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Senator Patty Murray, D-Wash., has introduced a new bill called the Social Security and Marriage Equality (SAME) Act of 2014. This bill says that it will “amend the method by which Social Security Administration determines the validity of marriages”.
The amendment would extend survivor benefits to any individual legally married in the United States, regardless of whether or not the state they reside in recognizes same-sex marriage. It would also allow couples who were married in another country to be eligible for Social Security survivor benefits, according to the legislation summary.
Currently, Social Security benefits are only extended to same-sex couples if they presently reside in a state where same-sex marriage is recognized, regardless of if it is recognized in the state they were married.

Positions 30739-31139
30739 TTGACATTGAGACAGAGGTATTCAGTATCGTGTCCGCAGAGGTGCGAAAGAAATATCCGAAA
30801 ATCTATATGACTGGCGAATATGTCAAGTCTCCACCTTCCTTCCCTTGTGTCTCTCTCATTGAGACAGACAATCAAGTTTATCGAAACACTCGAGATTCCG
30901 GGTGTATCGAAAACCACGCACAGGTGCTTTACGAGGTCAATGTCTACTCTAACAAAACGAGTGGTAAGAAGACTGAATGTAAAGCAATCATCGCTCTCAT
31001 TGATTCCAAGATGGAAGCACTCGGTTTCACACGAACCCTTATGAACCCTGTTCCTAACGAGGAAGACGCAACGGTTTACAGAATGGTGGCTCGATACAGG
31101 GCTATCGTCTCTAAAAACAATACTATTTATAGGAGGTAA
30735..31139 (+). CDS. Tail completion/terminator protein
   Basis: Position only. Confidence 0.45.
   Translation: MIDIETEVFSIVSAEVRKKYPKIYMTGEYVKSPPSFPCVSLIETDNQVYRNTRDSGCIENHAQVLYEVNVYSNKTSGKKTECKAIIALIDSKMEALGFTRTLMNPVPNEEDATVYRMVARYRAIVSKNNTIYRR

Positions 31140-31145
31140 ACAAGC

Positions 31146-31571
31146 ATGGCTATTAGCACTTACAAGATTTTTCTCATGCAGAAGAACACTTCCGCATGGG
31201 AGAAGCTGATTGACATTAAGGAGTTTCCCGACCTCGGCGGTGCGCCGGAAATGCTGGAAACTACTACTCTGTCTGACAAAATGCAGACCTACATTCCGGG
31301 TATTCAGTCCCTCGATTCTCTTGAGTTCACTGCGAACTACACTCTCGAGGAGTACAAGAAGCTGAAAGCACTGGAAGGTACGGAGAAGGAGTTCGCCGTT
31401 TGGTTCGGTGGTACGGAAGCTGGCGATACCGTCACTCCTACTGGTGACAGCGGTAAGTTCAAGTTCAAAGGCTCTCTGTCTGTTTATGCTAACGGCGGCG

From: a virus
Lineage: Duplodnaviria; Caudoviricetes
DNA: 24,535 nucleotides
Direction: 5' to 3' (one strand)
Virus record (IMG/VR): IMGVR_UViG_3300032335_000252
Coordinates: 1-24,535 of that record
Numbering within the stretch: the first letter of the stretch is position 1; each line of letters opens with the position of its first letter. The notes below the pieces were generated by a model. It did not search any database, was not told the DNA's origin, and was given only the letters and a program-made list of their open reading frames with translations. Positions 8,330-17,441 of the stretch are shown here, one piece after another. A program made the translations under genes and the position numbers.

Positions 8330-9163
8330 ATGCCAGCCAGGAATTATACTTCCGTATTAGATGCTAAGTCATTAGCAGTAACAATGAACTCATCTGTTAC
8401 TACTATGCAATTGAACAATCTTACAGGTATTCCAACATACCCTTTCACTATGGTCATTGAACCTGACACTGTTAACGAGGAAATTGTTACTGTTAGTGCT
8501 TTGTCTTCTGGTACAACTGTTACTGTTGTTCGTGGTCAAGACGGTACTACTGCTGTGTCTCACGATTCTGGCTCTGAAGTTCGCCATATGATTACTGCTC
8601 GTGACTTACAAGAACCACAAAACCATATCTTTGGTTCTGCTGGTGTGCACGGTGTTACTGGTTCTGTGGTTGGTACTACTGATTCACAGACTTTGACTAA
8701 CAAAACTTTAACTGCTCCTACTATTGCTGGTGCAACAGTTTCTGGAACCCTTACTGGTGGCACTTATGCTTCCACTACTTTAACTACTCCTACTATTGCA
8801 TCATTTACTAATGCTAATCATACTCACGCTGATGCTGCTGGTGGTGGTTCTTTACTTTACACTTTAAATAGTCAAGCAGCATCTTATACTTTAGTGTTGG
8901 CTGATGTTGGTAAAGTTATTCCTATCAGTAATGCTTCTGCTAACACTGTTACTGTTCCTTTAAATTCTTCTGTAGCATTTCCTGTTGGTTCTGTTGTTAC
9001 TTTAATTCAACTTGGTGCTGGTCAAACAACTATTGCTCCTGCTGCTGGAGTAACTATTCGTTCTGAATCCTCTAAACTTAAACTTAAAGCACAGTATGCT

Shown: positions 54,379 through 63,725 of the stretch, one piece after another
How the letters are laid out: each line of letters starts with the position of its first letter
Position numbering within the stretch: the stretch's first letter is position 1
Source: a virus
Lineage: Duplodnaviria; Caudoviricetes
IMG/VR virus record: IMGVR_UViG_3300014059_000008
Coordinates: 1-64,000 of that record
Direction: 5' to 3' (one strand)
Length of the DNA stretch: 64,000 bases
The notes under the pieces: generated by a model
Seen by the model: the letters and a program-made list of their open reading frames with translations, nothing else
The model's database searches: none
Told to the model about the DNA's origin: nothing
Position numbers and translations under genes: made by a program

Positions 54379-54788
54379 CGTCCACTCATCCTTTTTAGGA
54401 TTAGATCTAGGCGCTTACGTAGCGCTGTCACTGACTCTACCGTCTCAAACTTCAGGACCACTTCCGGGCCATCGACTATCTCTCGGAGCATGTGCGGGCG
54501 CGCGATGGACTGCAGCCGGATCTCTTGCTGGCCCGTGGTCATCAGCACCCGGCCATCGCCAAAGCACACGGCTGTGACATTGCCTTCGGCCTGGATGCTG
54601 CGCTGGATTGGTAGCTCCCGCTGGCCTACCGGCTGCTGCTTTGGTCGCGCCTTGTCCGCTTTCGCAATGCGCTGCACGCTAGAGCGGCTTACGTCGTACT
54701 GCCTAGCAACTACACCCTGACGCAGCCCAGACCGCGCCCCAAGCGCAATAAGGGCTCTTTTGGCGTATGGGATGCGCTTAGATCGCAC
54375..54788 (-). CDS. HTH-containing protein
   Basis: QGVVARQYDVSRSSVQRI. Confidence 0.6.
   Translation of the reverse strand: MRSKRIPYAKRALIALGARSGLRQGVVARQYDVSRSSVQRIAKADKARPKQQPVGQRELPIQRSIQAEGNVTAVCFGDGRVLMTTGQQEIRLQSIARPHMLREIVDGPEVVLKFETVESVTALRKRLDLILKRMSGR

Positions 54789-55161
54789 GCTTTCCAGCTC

The SAME Act of 2014 comes as a response to the United States vs Windsor ruling in 2013, where the Supreme Court overturned Section 3 of the Defense Against Marriage Act and found that the federal government may not, through its statutes, create two classes of marriage.
A memorandum was issued by the U.S. Attorney General on February 10, 2014, which relies on a “place of celebration” standard in determining the validity of marriages for the purposes of the Department of Justice policies and procedures, according to the legislation.
Eligibility for benefits of Social Security are determined on a place of residence basis. According to the legislation, “the Social Security Administration has the ability to resolve [the] inconsistency through administrative action, [but] the Social Security Marriage Equality (SAME) Act of 2014 provides a roadmap to ensure equal success”.